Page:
HOCD: Thoughts, Symptoms, Causes, and Treatment

Caryn Gill

Caryn Gill

August 6, 2020

Disclaimer: This article deals with HOCD (also referred to as Homosexual OCD or Sexual Orientation OCD) and touches on potentially sensitive issues around identity. We want to be clear that HOCD is not about convincing someone that their sexuality is right or wrong or that a gay person “should” be straight (or vice versa). Instead, this article explains why it’s the constant cycle of obsessions, compulsions, and anxiety related to questioning one’s identity that can be overwhelming.

What is Homosexual OCD / HOCD?

Obsessive-Compulsive Disorder can pop up in every facet of life, from cleanliness and germs to people’s faiths and ideas of right and wrong. OCD can also appear in and around people’s relationships with others and their relationships with themselves – and that can include sexual orientation.

Homosexual OCD, or HOCD for short, is a particular subtype of OCD that is characterized by constant obsessions about one’s own sexual orientation. These obsessions may include intrusive thoughts, images, urges, or doubts, such as:

  • Fears that you are just in denial or somehow suppressing your feelings about the opposite sex;
  • Worries about losing your identity and “true self” if your sexual orientation is different than the one you identify with;
  • Concerns that you will “turn” gay or “turn” straight, and that your relationships will be ruined because of your sexual orientation;
  • Obsessions over your behavior and if you behaved or interacted with others in a “gay” or “straight” way;
  • A hyper-awareness of physical reactions, particularly the groinal response.

Just as with other OCD subtypes, these thoughts are unwanted and cause distress to the point of interfering with day-to-day life. Someone with HOCD may find these thoughts so distressing that it could affect their friendships, relationships, and ability to function at work or school.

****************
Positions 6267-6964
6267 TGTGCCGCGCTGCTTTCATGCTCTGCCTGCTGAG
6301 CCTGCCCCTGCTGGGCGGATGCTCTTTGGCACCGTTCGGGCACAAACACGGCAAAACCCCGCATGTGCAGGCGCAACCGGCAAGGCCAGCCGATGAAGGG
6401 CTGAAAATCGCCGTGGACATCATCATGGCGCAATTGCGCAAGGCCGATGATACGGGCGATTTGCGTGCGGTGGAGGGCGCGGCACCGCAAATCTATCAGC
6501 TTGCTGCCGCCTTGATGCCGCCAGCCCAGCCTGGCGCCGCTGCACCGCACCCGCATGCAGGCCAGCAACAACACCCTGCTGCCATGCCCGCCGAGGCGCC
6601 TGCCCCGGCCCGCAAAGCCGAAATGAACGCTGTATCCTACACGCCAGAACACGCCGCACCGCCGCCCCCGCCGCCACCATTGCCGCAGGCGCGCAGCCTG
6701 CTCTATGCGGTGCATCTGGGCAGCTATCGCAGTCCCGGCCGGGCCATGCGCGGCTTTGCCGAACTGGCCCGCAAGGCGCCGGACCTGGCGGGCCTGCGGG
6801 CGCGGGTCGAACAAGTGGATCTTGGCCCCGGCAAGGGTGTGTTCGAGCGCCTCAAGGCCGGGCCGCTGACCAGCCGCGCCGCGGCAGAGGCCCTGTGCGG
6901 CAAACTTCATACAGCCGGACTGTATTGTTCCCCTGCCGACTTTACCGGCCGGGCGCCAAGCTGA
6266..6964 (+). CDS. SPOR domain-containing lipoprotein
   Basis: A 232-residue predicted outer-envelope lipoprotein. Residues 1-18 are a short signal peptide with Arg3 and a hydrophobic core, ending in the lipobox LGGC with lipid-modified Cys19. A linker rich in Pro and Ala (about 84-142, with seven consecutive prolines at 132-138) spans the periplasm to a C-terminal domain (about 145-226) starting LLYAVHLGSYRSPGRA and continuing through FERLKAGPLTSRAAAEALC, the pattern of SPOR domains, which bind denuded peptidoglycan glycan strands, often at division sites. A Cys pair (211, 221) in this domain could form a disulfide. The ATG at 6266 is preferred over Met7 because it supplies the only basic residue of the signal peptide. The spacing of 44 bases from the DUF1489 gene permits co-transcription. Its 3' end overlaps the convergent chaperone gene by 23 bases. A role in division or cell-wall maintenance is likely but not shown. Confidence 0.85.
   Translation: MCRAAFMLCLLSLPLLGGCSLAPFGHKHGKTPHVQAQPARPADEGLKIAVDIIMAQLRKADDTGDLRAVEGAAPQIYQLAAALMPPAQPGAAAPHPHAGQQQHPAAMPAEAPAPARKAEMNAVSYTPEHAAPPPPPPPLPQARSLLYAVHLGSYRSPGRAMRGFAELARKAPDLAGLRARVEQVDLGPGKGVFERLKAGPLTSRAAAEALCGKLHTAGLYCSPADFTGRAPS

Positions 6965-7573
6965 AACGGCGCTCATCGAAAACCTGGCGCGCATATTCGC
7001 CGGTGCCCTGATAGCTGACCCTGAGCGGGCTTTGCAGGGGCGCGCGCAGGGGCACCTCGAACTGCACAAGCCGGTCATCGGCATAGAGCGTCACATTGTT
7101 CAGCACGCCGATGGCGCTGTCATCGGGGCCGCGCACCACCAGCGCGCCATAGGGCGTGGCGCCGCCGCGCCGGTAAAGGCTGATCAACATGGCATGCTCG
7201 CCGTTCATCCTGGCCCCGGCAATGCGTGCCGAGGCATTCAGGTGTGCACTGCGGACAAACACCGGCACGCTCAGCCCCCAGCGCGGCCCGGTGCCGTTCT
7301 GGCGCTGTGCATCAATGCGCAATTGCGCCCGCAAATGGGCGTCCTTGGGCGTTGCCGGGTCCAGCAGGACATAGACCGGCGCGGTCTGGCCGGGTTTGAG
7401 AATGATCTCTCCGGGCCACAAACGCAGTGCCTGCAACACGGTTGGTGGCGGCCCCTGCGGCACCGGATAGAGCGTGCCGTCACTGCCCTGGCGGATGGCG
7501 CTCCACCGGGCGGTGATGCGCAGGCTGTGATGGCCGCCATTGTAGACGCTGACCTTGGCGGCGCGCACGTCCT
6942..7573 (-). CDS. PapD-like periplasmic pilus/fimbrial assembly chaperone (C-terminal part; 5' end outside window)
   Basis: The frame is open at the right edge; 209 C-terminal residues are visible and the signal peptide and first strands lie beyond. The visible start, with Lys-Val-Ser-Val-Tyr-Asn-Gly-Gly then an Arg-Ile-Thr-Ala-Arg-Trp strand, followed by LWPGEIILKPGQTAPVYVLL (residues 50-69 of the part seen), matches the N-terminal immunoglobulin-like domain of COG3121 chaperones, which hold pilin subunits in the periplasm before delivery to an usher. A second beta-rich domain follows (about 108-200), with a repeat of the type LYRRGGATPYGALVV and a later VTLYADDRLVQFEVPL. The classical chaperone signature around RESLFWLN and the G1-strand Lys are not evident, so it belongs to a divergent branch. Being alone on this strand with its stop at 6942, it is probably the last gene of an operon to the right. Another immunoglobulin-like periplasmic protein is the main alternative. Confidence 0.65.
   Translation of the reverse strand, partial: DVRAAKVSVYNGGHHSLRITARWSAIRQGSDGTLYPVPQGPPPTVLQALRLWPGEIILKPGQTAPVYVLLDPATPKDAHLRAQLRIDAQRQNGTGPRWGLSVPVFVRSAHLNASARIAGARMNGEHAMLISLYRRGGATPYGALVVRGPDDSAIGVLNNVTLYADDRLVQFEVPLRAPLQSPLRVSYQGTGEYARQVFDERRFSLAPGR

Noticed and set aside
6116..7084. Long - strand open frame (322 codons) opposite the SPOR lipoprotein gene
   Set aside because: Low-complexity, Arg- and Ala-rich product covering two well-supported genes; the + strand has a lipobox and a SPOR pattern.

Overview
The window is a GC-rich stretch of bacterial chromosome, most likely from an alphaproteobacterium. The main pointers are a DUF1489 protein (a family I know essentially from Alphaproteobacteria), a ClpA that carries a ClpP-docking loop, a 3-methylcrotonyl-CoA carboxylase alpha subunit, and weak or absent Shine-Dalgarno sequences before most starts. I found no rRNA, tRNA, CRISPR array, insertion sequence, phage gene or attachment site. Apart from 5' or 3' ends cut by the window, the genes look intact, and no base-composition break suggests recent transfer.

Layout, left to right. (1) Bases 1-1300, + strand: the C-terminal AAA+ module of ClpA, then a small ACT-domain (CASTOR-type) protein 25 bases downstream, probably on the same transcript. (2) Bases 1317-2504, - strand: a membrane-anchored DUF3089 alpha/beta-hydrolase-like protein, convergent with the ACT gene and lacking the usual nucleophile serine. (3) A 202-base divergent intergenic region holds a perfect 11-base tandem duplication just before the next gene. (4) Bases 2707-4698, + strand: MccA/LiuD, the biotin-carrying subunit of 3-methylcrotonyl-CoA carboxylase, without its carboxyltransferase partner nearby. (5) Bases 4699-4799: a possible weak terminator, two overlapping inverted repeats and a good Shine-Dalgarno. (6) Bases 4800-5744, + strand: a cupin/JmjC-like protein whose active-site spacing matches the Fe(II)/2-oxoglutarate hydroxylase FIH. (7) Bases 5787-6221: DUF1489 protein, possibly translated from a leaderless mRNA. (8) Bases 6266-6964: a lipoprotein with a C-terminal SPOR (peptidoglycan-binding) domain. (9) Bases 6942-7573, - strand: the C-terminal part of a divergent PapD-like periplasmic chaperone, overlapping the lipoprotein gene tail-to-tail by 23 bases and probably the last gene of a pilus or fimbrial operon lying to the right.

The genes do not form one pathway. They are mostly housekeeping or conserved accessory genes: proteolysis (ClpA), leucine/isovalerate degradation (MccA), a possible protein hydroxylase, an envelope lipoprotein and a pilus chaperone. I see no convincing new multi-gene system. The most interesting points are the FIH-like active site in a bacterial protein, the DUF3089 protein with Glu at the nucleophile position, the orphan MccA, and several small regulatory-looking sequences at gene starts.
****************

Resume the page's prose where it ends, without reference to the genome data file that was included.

And because the human mind is built to try to keep you safe, people with OCD will often engage in behaviors (also known as compulsions) to do away with the distress caused by these thoughts. Compulsions can take many forms, from mental or physical rituals to behavioral patterns like avoidance and reassurance-seeking. For people with HOCD, these compulsions may include:

  • Imagining sexual scenarios in order to gauge how aroused you are; 
  • Going through your behaviors and interactions to check for evidence that you acted “straight” or “gay”; 
  • Analyzing past interactions with others to see if you were attracted to them;
  • Watching pornography in order to evoke physical arousal as proof that you are not gay;
  • Watching gay pornography to check if you are aroused;
  • Avoiding people, places, things that you associate with being gay; 
  • Comparing your experiences to people who have come out to try to find certainty if you are alike or dissimilar;